San Francisco: Station
wagons are slowly coming back into style, perhaps because people don't
want to give up the cargo space of their SUV but still want to save
money at the gas pump. The Suzuki Forenza Wagon has SUV-like versatility
with the price of a compact car.
A tightly constructed
interior in the Suzuki Forenza Wagon is much nicer than its $14,000 base
price would suggest and this car has lots of features for the money.
A couple of years ago
it seemed car manufacturers would go to extraordinary lengths to keep
from describing any of their products as a station wagon, probably
because wagons were flushed down the fashion commode around the same
time as parachute pants and scrunch-up socks.
Instead, the car
companies would come up with silly euphemisms - using the words
"active," "sport," "crossover" and "utility" in various combinations -
in a lame attempt to hide the fact their product was, of course, a plain
old station wagon.
Well, wagons are making
a comeback, and for good reasons. They offer SUV-like cargo space
without the top-heavy handling, and they get the same gas mileage as a
family sedan with a slightly spunky attitude. What's not to like? Now
Wagon is no longer a dirty word.
One company jumping
into the wagon mix is Suzuki, which offers a station wagon based on its
mid-size Forenza sedan that starts under $14,000.
For that price you get
a competent family car that's practical and actually fairly
good-looking, but it drives like its price would suggest. The cabin gets
noisy on the highway, its ride is a little bouncy and sloppy, and its
performance is merely adequate. Nothing really stands out about it when
you get behind the wheel. Except, perhaps, what a bargain it is.
Yes, it drives like a
Toyota from 10 years ago, but it also looks and feels more refined than
you'd expect from a car with its ultra-cheap price. The dash is actually
very nice looking and has a solid, well-constructed feel that many cars
lack. The seats are perfectly comfortable, and none of the switches and
buttons feel like they'll fall off if you press too hard, a problem all
too common in low-priced cars.
Another impressive feat
is the amount of standard equipment Suzuki includes on the base model,
the Forenza Wagon S. It comes from the factory with air conditioning, a
CD/cassette stereo player, steering wheel mounted audio controls, and
power windows, locks and mirrors. It's a perfectly livable car, not some
stripped-down beater with crank windows that requires you to pony up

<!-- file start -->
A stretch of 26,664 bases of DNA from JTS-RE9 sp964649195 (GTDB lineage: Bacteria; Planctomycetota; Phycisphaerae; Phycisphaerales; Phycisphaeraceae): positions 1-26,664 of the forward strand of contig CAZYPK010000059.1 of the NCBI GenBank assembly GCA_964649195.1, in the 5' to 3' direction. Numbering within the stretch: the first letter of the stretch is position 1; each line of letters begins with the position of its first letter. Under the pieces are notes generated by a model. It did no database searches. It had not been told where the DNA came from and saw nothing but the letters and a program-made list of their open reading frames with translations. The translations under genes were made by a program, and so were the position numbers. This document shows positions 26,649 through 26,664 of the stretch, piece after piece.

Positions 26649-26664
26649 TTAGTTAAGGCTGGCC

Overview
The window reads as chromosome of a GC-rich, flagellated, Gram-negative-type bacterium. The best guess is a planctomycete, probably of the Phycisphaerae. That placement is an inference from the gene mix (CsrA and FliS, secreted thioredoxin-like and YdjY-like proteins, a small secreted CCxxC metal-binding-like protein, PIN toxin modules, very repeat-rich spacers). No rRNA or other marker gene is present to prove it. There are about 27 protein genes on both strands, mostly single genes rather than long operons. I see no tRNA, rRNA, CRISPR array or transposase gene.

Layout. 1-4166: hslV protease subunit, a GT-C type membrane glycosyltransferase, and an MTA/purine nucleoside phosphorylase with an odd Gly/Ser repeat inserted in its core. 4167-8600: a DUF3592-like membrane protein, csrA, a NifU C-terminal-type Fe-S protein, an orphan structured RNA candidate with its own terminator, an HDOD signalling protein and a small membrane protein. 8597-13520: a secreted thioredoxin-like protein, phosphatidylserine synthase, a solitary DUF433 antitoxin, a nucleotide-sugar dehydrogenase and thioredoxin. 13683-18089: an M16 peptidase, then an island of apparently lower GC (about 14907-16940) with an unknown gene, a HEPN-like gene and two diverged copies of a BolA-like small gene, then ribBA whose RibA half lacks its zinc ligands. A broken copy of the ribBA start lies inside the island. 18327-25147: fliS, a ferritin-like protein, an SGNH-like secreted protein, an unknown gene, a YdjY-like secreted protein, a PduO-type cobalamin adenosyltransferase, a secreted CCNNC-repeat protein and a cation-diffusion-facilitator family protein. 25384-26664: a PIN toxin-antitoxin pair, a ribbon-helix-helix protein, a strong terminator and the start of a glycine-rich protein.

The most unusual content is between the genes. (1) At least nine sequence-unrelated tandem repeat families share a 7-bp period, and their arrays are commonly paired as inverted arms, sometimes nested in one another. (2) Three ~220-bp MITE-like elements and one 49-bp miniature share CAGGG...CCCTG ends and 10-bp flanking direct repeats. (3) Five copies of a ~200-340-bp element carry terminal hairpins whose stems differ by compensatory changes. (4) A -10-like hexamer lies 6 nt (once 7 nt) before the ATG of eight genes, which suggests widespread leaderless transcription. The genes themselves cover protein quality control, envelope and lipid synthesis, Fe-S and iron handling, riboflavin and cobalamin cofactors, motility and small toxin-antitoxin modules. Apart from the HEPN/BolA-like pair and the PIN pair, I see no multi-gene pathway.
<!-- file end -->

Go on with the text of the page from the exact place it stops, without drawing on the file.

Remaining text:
more cash before you'll be comfortable in it.
Step up to the LX
($15,849) and you'll get remote keyless entry, cruise control, fog
lamps, a power sunroof, 15-inch wheels and a leather-wrapped steering
wheel and shift knob. The top-of-the-line EX adds an automatic
transmission and leather seats for $17,449 (the automatic is an $800
option on other models).
All models come with
the same 2.0-liter, four-cylinder engine that makes 126 horsepower,
which would feel sluggish with an automatic transmission. With a
five-speed manual in the Forenza I tested, acceleration didn't pose much
of a problem, although I did find myself pushing the engine all the way
to redline more often than on most cars. It also sounded fairly rough
and unpleasant at those high RPMs, so nobody will confuse it with the
silky sound of, say, a Honda.
On a bright note, I
couldn't find anything to complain about from a practicality standpoint.
The cabin was roomy enough for a small family, and cargo room was
cavernous whether the seats were up or down. It can carry 24 cubic feet
of cargo with the seats up or 61 cubic feet with the seats down, which
is enough space for virtually any shopping trip.
It also showed how
wagons became so popular in the first place, offering the comfortable
ride of a car with the cargo space that comes close to that in vans and
SUVs. They're definitely coming back into style. Let's just hope
purveyors of parachute pants don't get the same idea.
Why buy it? It's
oh so practical as a family car, offering a huge amount of cargo space
but driving just like a sedan. It also has more standard features than
you'd expect at its bargain price. By
Derek Price © AutoWire.Net - San Francisco
Suzuki Home Page
Byline: Syndicated content provided by Tony Leopardo ©
jumps on the bandwagon
2006 Suzuki Forenza Wagon
2006 Suzuki Forenza Wagon
Suzuki Internet Media
2006 - 15
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2006 Suzuki Forenza